When Windows 8 came out, it immediately caught a lot of flack from the critics because of the new user Interface.   In trying to unify the user experience with Windows Mobile Phone and make windows more touchscreen friendly, they made it more unwieldy to use with a traditional mouse.  They also removed the primary path most users used to navigate their systems--the Start menu.  This has caused a great many people to give Microsoft's new operating system a wide berth.

There are, however, many advantages to using Windows 8 (or 8.1), including:

  • Faster OS with a lighter footprint
  • Better memory management
  • More stable (in my experience)
  • Built in anti-virus, anti-malware, and firewall
  • Built in virtualization engine (if you want to use multiple operating systems)
  • Access to Microsoft App Store

So what if you want the benefits of Windows 8, but don’t want it to get in your way?  Or what if you bought a new PC with Windows 8 but are getting frustrated trying to navigate or optimize your new computer?  If you fall into one of these situations, or if you just want a couple of tips and tricks, read on.

Basic Navigation via Keyboard

Regardless of which version of Windows 8 you are using (8 or 8.1), you can use the tile screen to search for anything on your computer. To do this:

1: Press the windows button (it’s on the left hand side of your keyboard between the “Ctrl” and the “Alt” buttons – see Windows Key Image)



Screen Shot

Windows Key

2: Start tying whatever app, program, control panel, or file you are looking for. At this point your experience will depend on which version of Windows you are using:

In Windows 8:

You will see a search field in your top right hand side area of your screen, with icons representing the different types of things you can search for (apps, settings, files, programs on the app store, etc.) and you will see the results of your search appear on the left side of your screen.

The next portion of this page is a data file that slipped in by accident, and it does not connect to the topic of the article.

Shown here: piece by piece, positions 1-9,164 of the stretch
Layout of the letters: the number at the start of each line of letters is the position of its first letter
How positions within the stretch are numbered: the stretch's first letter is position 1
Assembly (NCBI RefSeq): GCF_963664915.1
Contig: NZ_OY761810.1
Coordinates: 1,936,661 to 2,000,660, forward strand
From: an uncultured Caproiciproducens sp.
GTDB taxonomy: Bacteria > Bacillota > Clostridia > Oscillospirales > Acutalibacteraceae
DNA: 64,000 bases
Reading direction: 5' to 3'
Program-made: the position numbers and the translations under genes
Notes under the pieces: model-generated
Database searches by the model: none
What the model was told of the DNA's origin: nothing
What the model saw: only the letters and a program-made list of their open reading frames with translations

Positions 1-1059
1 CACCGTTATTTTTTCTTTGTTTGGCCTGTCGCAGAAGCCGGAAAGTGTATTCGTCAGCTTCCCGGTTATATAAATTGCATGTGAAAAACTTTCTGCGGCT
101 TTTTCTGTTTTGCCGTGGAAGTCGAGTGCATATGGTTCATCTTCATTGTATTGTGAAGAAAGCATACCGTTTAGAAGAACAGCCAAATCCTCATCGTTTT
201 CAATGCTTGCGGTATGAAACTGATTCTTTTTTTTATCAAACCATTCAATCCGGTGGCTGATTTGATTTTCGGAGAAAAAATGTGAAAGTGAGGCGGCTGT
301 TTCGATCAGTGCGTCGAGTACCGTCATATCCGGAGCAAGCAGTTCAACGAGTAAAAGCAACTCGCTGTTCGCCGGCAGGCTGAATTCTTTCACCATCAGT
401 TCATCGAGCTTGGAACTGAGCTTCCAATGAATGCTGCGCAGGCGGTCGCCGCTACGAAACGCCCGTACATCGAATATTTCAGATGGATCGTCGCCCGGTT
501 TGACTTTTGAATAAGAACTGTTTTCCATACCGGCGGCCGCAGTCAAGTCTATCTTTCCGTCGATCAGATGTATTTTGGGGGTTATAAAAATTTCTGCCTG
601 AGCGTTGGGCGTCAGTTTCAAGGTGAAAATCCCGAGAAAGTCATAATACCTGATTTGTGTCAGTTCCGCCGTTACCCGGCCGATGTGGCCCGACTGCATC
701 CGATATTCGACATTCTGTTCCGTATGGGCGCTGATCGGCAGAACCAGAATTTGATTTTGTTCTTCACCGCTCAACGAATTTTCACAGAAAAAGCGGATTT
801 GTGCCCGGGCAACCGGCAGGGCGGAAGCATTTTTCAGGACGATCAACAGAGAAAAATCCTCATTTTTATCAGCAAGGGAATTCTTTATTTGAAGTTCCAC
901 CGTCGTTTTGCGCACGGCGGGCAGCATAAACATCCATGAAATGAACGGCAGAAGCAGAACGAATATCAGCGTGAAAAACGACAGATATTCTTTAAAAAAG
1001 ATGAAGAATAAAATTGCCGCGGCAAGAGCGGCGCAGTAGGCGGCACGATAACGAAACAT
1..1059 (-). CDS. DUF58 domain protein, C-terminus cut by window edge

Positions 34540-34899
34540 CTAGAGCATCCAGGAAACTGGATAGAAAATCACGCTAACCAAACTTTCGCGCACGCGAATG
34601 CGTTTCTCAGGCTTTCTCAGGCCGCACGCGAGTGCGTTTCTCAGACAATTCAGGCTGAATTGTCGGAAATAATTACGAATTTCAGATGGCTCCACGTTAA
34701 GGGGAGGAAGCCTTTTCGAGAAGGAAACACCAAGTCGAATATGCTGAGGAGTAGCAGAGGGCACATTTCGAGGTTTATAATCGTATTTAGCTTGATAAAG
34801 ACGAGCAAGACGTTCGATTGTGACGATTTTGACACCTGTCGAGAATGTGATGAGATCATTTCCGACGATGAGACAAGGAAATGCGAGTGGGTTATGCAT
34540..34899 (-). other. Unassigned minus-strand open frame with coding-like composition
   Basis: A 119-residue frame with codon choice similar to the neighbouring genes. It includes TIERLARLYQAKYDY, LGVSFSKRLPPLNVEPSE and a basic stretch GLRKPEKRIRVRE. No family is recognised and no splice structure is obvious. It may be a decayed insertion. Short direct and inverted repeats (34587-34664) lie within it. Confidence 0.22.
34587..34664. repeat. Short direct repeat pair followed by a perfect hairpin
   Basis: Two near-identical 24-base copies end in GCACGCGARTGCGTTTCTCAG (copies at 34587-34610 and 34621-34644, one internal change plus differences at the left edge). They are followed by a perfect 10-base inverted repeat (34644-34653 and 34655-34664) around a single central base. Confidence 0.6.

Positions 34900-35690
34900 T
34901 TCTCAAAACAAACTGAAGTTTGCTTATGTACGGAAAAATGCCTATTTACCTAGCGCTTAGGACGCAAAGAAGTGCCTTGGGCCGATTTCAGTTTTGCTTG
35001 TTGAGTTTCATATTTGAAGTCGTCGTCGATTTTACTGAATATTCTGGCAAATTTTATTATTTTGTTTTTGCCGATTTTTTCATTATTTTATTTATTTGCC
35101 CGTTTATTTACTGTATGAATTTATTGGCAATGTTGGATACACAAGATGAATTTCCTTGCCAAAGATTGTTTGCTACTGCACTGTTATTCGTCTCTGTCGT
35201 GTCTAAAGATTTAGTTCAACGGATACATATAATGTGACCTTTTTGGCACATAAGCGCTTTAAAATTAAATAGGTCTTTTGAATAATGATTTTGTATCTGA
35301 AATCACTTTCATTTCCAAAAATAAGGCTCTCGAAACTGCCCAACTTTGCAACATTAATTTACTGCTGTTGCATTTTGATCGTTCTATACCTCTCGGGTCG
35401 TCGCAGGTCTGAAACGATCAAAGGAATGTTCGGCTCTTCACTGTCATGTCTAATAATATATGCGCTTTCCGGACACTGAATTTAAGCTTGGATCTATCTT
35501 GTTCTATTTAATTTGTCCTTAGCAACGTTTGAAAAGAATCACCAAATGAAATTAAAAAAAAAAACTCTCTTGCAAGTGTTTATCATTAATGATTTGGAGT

In Windows 8.1:

You see your search field in the same left hand side of the screen, however, the search results will be directly below your search phrase, and you will be able to choose what you are searching for in the pull-down menu directly above your search field (by default, this will be set to everywhere).   Also note that your search results will be divided into two groups.  The results local to your computer are on top, the results from the internet (yes, you can use this same field to perform BING searches) are listed below the local search results.

Other Keyboard Shortcuts

Windows also has a number of other shortcuts tied to the windows key.  Hold down the windows key and press:

  • “L” to lock your workstation.
  • “R” to bring up your run window.
  • M to minimize all windows.
  • “B” Toggle minimizes all windows.